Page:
For the Knierims, the Olympic journey is bigger than themselves


Married couple Alexa Scimeca Knierim and Chris Knierim will have the rare chance to compete four times on Olympic ice in PyeongChang.

“We’re both really excited being in the team event,” Chris told media on a recent teleconference. “Even if there was another pair team, we would still be doing both of the events. It’s a big opportunity when you go to an Olympics and you get to compete your short and long for a normal Olympics. But now, for the team event, we have the opportunity to compete two more times in front of the world.”

Alexa has a different way of looking at it, and summed it up in another interview:

“Who cares if you’re tired?! You got to compete four times at the Olympics.”

As the only U.S. pair team at the Games, the Knierims expect to participate in both the short and long programs of the team event. Within the span of a week, they’ll compete again, this time in the pairs’ event.

Their journey is as much about them as skaters as it is about the rest of their team. Chris lost his father and uncle within the past year, but has found comfort in his support system and Alexa’s family.

“It’s not been an easy year and a half or so, but I am very lucky to be able to have Alexa and all the people around me supporting me in all the hard times,” Chris said.

The pair said they wouldn’t be where they are today without their coach, Dalilah Sappenfield.

“She changed me to be the athlete I dreamed about being before I moved to her,” Alexa said. “She got a handle on my mentality and was able to use the best qualities of myself in training. Doing so, she helped me reach a lot of goals that I had wanted to.”

Alexa very nearly had to quit skating when, beginning in April 2016, she started to experience stomach issues. She spent the night before her wedding ceremony throwing up. She saw 10 doctors and wasn’t diagnosed until August. She had rapidly lost weight. She underwent a total of three surgeries, the last of which was in November. She was able to do minimal exercise at that point, but many pairs’ skating elements were out of the question – if Chris touched her stomach the wrong way, her wound might open. She now has a scar running down the length of her abdomen.

They missed the 2017 national championships, but petitioned for a spot on the Four Continents and world championships teams.

Most significantly was the Four Continents Championships, where they placed sixth overall. The event was in PyeongChang, South Korea, in the same venue where Olympic competition will be held.

“[Sappenfield] became like a second mother to me when I was sick because I am away from home,” Alexa said. “I’m in Colorado. My family’s in Illinois. Chris’s mom’s in Arizona. I didn’t have the family support that I needed when I was sick, going through all this turmoil and illness.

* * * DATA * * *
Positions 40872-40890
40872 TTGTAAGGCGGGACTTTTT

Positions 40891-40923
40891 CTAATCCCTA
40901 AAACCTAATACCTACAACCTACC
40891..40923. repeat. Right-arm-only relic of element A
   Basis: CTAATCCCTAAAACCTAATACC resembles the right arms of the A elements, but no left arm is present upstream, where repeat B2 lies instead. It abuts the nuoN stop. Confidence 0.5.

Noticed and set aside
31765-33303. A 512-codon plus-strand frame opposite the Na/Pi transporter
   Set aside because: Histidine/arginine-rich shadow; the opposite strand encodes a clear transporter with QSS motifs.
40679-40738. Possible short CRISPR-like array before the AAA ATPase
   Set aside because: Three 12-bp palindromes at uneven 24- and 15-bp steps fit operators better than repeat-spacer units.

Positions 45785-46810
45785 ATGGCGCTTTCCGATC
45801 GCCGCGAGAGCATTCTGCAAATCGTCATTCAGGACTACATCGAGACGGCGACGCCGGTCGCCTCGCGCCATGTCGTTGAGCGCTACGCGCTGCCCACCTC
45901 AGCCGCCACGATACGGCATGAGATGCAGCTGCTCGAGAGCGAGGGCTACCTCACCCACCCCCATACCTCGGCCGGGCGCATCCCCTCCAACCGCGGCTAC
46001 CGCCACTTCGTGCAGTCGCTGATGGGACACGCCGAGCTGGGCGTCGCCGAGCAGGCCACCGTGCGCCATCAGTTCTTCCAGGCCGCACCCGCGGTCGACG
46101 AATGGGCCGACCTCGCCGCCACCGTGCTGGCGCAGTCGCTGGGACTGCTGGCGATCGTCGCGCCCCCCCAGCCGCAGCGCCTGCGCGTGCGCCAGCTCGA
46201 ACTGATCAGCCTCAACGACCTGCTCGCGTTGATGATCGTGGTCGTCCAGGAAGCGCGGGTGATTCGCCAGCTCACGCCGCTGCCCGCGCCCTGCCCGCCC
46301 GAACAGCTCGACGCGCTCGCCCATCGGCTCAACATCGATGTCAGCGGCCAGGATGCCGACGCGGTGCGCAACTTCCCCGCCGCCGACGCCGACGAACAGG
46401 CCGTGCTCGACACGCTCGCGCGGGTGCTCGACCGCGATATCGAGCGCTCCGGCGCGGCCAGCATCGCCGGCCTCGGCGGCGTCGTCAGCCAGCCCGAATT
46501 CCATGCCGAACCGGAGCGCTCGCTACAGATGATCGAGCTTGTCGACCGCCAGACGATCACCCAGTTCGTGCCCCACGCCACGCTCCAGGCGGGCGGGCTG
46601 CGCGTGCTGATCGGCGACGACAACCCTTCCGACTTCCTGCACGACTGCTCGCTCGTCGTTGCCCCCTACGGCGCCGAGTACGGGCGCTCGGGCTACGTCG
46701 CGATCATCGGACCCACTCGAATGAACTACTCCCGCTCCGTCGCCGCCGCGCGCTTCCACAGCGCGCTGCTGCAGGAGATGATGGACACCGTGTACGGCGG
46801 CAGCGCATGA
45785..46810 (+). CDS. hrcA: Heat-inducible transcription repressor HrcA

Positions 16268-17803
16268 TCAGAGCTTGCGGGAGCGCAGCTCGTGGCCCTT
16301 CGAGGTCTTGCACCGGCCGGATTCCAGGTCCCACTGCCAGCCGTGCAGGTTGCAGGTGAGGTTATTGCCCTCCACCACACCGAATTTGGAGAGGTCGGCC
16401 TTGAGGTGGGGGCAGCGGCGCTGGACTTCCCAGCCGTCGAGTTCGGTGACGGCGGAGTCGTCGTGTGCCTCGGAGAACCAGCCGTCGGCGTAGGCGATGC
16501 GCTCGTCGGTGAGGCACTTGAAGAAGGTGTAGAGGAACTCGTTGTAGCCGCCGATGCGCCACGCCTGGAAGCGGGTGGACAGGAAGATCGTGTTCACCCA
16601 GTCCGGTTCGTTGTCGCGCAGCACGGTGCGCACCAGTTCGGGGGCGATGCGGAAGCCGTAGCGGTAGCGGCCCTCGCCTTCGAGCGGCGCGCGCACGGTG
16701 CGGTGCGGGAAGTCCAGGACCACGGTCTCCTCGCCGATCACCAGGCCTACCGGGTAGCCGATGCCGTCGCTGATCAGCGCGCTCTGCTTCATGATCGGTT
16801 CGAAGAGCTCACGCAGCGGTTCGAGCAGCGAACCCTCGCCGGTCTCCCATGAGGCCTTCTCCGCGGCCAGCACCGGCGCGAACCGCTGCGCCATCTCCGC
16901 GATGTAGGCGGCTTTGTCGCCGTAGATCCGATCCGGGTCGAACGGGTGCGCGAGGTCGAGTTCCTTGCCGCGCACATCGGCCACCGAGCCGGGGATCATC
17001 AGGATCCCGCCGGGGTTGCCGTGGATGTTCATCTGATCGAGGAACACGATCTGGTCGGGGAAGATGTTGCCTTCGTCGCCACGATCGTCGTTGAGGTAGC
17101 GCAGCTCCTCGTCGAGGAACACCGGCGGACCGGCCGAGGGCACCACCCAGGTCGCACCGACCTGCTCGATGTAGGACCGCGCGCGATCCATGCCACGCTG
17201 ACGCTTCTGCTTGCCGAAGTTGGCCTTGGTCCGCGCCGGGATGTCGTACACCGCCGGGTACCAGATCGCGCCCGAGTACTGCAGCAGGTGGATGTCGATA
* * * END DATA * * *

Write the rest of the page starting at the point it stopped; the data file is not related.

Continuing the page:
“Dalilah really stepped up and took me on like a daughter. She did not care about skating any more. She just wanted me to be healthy again. When you go through such a traumatic experience and they’re in the room with you the whole time, you create a bond that is unbreakable. Our journey goes so much further than the skating journey could take us.”

Of course, the love goes both ways.

Before the Knierims’ June 2016 wedding, Chris “proposed” the idea of officiating their wedding to Sappenfield with a cake that read “will you marry us?” printed on it. Sappenfield’s son was the “flower girl.”

Sappenfield was especially proud of the Knierims on their flight to PyeongChang, tweeting, “So cool when your athletes are given a welcome announcement by the pilot “wishing our USA Olympians the best of luck”. The whole plane was cheering! Proud coach”

It will be Sappenfield’s first time at the Olympics as well. Her “Sappen-squad,” or the athletes that she trains, have been close to making the team before, but never made it. The Knierims are her first.

“I’ve seen all of her teams throughout the years, and she’s had multiple national champions,” said Chris, who has been with Sappenfield for 13 years. “She’s been an Olympic coach at that level for a long time. She’s a great coach but she’s a better person. It’s something special to be able to take her to her first Olympics because we’ve been together so long. It’s an honor to finally get her to where she should’ve been a long time ago.”

The Knierims were excited to note during their media teleconference that – either after the Olympics or the world championships in March – Sappenfield said she would accompany the pair to get the Olympic rings tattooed.

“I don’t know if there are other coaches who have gone with their skaters to go get the rings done,” Alexa mused. “Maybe we’ll be the first team. It’s hard for us to put into words how truly special Dalilah is to us. It’s not just our dream, but it’s also her dream. When there’s tough days, we think about that.”

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